Pack Line Defense

what is it and how do you implement it into your system?

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This is a great defense to use for undersized teams. There is a lot involved however and you must have 5 players working in unison to make it truly work. Legendary coach Dick Bennett developed this defense and many other coaches have followed suite including his son, Tony Bennett, at UVA. 

Typically in the college game coaches will use an imaginary line around 2 feet or so inside the 3-point line which they call the "pack line." If you are using high school court/lines...you can adjust this imaginary line to fit your teams needs, but usually around 2 feet inside the 3-point line works best. 

Pros for Pack Line Defense

  • - Difficult to score in the low post (offsets other team's height advantage)
    - Difficult to penetrate into the lane (offsets other team's quickness advantage)
    - Forces teams to beat you from the outside

Cons for Pack Line Defense

  • - Requires all 5 players to move together at the same time
    - Must be able to communicate well on defense
    - Allows you to get beat by great outside shooting (not recommended if the opponent has more than 2 great outside shooters)

If you find yourself playing a lot of teams that are more athletic, quicker, and/or taller then this is the perfect defense for you! Below are some basic rules to the pack line defense, but we highly recommend purchasing Todd Lorensen: Pack Line Defense for Undersized Teams (you can buy the DVD or download the instant video). This video breaks down the defense and builds it from the ground up (2 on 2, 3 on 3, shell drill, and up to 5 on 5). One of the big things that travel team coaches don't have time for is teaching all the ways to defend the pick-n-roll...Coach Lorensen simplifies this in his video and makes it simple for all teams to easy guard the pick-n-roll within the pack line defensive system.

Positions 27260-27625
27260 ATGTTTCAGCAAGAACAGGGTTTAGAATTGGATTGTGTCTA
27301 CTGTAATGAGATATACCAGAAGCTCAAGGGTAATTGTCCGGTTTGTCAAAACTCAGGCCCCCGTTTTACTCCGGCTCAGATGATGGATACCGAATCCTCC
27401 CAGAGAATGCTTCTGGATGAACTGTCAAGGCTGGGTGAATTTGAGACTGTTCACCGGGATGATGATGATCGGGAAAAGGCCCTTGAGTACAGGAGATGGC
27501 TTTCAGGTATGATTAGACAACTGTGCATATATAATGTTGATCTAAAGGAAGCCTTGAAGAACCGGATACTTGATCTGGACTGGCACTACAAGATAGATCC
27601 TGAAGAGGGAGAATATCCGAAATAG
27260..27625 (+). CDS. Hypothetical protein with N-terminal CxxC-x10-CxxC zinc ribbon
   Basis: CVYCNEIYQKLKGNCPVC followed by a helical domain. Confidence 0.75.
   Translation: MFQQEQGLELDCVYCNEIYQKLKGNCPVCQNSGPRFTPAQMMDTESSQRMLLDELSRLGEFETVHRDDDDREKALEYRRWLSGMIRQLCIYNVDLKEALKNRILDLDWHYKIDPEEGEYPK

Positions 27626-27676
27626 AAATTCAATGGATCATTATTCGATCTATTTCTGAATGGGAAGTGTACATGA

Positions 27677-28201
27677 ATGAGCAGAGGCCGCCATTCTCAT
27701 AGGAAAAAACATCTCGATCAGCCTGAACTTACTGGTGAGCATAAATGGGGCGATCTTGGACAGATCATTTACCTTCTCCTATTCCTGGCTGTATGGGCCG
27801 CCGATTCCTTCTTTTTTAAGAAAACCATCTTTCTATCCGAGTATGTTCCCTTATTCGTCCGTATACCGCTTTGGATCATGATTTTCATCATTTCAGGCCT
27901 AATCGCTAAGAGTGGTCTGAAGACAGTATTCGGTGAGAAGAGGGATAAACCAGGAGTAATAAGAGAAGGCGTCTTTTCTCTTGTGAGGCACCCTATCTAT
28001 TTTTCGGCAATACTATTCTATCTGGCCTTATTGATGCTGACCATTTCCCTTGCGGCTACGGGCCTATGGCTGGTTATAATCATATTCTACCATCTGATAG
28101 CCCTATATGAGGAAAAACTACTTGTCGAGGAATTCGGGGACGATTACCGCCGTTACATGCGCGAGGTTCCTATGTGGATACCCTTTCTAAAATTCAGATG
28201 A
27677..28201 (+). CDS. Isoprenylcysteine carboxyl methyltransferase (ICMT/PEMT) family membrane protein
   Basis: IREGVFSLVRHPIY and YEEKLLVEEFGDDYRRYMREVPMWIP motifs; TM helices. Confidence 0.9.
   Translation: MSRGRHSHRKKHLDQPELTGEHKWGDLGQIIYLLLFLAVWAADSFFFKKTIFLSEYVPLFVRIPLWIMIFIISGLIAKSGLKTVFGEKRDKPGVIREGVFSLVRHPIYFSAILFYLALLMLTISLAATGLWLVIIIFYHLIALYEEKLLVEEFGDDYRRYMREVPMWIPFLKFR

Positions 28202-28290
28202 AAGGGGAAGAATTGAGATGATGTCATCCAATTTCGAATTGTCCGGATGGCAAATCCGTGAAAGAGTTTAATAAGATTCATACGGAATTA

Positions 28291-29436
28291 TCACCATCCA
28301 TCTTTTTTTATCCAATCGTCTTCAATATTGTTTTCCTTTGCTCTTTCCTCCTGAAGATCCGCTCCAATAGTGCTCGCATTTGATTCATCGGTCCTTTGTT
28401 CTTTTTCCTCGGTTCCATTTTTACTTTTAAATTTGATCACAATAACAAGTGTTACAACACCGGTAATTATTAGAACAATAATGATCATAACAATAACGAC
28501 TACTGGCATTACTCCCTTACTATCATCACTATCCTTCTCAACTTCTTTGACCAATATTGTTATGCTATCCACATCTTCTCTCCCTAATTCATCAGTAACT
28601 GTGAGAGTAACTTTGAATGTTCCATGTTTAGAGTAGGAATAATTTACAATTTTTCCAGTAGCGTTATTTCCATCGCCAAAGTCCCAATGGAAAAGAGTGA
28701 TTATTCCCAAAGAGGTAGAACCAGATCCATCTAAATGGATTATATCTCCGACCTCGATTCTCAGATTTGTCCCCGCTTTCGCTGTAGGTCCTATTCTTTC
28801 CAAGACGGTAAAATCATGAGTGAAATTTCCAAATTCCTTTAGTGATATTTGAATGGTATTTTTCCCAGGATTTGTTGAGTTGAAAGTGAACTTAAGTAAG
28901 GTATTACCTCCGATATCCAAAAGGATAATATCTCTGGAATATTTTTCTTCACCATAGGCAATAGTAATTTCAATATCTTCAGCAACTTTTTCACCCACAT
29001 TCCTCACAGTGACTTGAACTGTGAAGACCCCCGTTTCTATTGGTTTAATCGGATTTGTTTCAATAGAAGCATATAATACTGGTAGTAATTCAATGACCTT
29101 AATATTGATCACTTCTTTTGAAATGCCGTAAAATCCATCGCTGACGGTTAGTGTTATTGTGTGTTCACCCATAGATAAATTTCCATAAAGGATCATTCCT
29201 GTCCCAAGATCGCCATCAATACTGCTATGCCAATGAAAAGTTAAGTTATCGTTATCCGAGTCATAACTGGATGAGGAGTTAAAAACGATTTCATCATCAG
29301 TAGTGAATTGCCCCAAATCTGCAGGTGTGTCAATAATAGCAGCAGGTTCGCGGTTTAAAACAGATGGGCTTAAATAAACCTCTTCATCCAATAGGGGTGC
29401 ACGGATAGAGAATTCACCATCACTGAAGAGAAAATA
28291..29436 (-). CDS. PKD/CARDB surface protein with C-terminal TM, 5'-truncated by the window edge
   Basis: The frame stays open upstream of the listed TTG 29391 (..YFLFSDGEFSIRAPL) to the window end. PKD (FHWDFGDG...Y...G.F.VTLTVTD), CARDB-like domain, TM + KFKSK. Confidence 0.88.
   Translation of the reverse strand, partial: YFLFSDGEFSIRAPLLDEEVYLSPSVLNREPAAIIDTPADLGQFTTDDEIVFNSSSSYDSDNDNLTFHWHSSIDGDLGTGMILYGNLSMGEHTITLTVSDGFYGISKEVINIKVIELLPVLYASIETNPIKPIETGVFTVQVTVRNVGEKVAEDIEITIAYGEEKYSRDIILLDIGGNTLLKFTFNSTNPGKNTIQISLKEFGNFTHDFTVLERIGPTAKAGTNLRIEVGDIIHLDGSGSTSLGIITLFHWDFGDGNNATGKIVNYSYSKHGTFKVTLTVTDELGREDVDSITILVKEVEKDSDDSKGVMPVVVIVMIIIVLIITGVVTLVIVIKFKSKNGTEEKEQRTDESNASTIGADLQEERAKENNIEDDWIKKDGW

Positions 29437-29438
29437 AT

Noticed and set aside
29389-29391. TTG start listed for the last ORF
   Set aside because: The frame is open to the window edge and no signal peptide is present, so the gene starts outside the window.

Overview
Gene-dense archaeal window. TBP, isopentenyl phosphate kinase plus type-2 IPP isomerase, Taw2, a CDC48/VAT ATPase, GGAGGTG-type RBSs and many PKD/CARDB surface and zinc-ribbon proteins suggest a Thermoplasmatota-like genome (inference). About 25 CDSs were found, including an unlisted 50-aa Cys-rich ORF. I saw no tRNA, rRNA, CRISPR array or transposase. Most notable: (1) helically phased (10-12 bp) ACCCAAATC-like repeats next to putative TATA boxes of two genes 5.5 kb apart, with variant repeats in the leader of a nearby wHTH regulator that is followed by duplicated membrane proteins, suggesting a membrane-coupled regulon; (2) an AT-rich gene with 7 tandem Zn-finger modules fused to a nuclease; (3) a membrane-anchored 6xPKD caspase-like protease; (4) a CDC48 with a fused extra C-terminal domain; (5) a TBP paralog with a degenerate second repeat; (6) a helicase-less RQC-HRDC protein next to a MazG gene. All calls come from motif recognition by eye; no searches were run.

Basic Rules
The defender guarding the ball will put heavy pressure on the ball. The defender guarding the ball can not get beat by penetration in a straight line. The other four defenders will sag and play the gaps. This allows for easy help on penetration so that the ball can't get into the paint. Defenders will 100% front the low post as there will be help on the weak side for any over the top pass from the wing or corner. 

If the on-ball defender makes the offensive player pick up the ball...you can allow full ball denial with the other four defenders during the dead ball. Player must be help on penetration while they are in the gaps, but also recover quickly and properly on close outs if the ball is passed to the player they are defending. "Fake traps" and close outs are usually taught in this defense. 

Cutting off the baseline is another rule to put into place as it will force teams to drive towards all the defensive help. If the ball does get passed into the post you can easily double the post to force the ball back out. 

As you can see the main purpose is not allow the ball into the paint either through dribble penetration or a pass to the post. Sometimes you have to "pick your poison" and forcing your opponent to beat you from the outside is a great strategy many times.

DVD to purchase

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Todd Lorensen: Pack Line Defense for Undersized Teams (choose DVD or Instant Video) 
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